The weather-protected GRP and alloy body shield remains much the similar as before in conditions of dimension and styling, but the 7.62 cm LCD display screen is now adjustable for tilt and swing (In fact a first on a full-35mm format Canon D-SLR). It has a resolution of 1.04 mega dots and offers touch controls. The visual viewfinder uses an appropriate pentaprism and offers 98% picture coverage. A single slot for SD format memory cards is retained and, also as before, there is no built-in flash.

On the inside, the 6D II has a new sensor, processor, AF module, and metering system so that’s basically a complete overhaul.

The sensor is an all-new CMOS with a total pixel count of 27.1 million (26.2 MP effective) and it incorporates Canon’s ‘Dual Pixel AF’ system for phase-difference detection AF in Live View or when shooting video.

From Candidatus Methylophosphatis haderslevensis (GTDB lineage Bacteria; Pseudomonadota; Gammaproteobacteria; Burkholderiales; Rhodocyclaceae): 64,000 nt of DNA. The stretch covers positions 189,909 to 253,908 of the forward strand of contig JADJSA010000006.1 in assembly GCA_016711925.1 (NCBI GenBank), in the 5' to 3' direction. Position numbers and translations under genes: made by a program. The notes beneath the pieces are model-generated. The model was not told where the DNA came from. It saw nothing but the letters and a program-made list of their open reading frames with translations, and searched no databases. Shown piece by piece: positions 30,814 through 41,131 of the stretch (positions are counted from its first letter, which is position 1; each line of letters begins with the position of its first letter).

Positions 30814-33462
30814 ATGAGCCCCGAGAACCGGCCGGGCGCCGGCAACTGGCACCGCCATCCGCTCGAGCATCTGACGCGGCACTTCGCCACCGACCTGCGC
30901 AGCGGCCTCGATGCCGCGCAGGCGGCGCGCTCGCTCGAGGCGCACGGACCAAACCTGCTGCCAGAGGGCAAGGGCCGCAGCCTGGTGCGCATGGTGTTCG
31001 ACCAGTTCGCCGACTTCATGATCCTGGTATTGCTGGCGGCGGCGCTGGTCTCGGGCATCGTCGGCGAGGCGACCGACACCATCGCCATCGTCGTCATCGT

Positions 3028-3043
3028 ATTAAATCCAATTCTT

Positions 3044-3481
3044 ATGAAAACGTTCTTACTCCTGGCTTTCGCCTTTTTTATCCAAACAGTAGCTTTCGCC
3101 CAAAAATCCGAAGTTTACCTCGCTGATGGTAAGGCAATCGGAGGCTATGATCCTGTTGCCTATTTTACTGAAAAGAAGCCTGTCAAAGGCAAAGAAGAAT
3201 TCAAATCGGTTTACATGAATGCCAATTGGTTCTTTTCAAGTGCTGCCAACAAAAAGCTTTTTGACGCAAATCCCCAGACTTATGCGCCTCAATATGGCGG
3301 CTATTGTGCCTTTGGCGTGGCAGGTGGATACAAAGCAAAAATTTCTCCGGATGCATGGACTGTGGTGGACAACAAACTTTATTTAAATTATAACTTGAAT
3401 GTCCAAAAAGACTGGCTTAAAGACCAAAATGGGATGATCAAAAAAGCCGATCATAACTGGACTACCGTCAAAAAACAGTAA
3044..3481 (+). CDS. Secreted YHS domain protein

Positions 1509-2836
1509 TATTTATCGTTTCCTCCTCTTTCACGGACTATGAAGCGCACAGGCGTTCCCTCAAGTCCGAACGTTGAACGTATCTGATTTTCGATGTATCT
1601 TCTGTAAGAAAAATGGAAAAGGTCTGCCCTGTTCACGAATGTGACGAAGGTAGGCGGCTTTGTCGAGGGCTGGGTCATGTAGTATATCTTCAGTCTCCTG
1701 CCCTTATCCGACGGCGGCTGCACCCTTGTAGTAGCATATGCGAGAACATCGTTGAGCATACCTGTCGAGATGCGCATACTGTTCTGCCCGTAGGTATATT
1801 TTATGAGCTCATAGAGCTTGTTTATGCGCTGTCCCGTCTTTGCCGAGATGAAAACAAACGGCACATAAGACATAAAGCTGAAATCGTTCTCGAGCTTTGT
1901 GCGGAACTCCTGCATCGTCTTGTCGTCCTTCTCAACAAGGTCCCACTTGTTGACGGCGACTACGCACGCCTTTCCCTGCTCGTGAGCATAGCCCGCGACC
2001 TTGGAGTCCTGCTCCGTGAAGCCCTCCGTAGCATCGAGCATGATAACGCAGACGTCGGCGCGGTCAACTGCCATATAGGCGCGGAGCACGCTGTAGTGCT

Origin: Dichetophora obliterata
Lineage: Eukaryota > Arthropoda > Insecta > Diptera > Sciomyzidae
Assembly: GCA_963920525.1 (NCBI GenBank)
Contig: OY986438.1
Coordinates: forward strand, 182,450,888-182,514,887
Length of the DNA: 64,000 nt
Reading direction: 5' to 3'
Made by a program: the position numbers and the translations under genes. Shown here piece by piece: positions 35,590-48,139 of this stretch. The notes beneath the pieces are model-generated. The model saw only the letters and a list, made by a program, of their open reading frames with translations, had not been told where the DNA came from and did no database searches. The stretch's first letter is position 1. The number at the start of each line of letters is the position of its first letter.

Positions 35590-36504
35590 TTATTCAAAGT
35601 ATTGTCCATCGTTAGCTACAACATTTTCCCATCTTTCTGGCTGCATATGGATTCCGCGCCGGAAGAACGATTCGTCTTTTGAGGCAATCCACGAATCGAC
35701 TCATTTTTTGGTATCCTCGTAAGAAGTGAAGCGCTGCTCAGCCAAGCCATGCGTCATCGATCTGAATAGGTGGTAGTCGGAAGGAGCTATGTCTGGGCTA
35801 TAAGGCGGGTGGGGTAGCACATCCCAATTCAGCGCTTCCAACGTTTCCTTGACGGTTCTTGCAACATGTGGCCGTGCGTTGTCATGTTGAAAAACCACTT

An optical low-pass filter is retained. The sensitivity range is equal to ISO 100 to 40,000 with increase settings to ISO 50 and 102,400. The processor is Canon’s latest-gen ‘DiG!C 7’ engine which enables Full HD video recording at 50 fps and continuous shooting at full resolution at up to 6.5 fps (4.0 fps in live view). A larger buffer memory expands the burst depths to 110 most excellent quality JPEGs or 21 RAW images.

The visual AF system employs 45 measuring points – all cross-type arrays with a dual cross type array at the center – and has low-light sensitivity down to -3.0 EV (at ISO 100).

Exposure metering is supported on a 7560 pixels color-sensitive ‘RGB+IR’ sensor which gets 63-zone multi-segment size with the selective region, spot or center-weighted standard options. The shutter speed range remains at 30-1/4000 second with flash sync up to 1/180 second.